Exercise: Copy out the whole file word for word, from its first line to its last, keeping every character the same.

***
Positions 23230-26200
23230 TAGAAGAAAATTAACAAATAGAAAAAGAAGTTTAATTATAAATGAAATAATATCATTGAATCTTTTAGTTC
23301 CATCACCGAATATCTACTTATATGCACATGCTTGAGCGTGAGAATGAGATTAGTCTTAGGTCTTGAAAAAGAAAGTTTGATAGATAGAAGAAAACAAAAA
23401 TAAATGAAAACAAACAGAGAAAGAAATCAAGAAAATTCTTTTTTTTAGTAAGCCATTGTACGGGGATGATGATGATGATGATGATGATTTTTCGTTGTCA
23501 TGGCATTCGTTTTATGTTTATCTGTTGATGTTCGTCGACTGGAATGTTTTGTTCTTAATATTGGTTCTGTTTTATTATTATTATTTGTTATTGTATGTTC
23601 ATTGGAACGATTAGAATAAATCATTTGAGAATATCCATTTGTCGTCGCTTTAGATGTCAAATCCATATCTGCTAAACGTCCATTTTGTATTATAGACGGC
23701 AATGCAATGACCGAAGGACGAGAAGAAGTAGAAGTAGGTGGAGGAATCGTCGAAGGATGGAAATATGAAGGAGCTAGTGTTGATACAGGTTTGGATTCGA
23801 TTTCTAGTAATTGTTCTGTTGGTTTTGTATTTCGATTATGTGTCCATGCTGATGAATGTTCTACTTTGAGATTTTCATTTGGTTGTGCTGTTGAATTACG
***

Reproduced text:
Positions 23230-26200
23230 TAGAAGAAAATTAACAAATAGAAAAAGAAGTTTAATTATAAATGAAATAATATCATTGAATCTTTTAGTTC
23301 CATCACCGAATATCTACTTATATGCACATGCTTGAGCGTGAGAATGAGATTAGTCTTAGGTCTTGAAAAAGAAAGTTTGATAGATAGAAGAAAACAAAAA
23401 TAAATGAAAACAAACAGAGAAAGAAATCAAGAAAATTCTTTTTTTTAGTAAGCCATTGTACGGGGATGATGATGATGATGATGATGATTTTTCGTTGTCA
23501 TGGCATTCGTTTTATGTTTATCTGTTGATGTTCGTCGACTGGAATGTTTTGTTCTTAATATTGGTTCTGTTTTATTATTATTATTTGTTATTGTATGTTC
23601 ATTGGAACGATTAGAATAAATCATTTGAGAATATCCATTTGTCGTCGCTTTAGATGTCAAATCCATATCTGCTAAACGTCCATTTTGTATTATAGACGGC
23701 AATGCAATGACCGAAGGACGAGAAGAAGTAGAAGTAGGTGGAGGAATCGTCGAAGGATGGAAATATGAAGGAGCTAGTGTTGATACAGGTTTGGATTCGA
23801 TTTCTAGTAATTGTTCTGTTGGTTTTGTATTTCGATTATGTGTCCATGCTGATGAATGTTCTACTTTGAGATTTTCATTTGGTTGTGCTGTTGAATTACG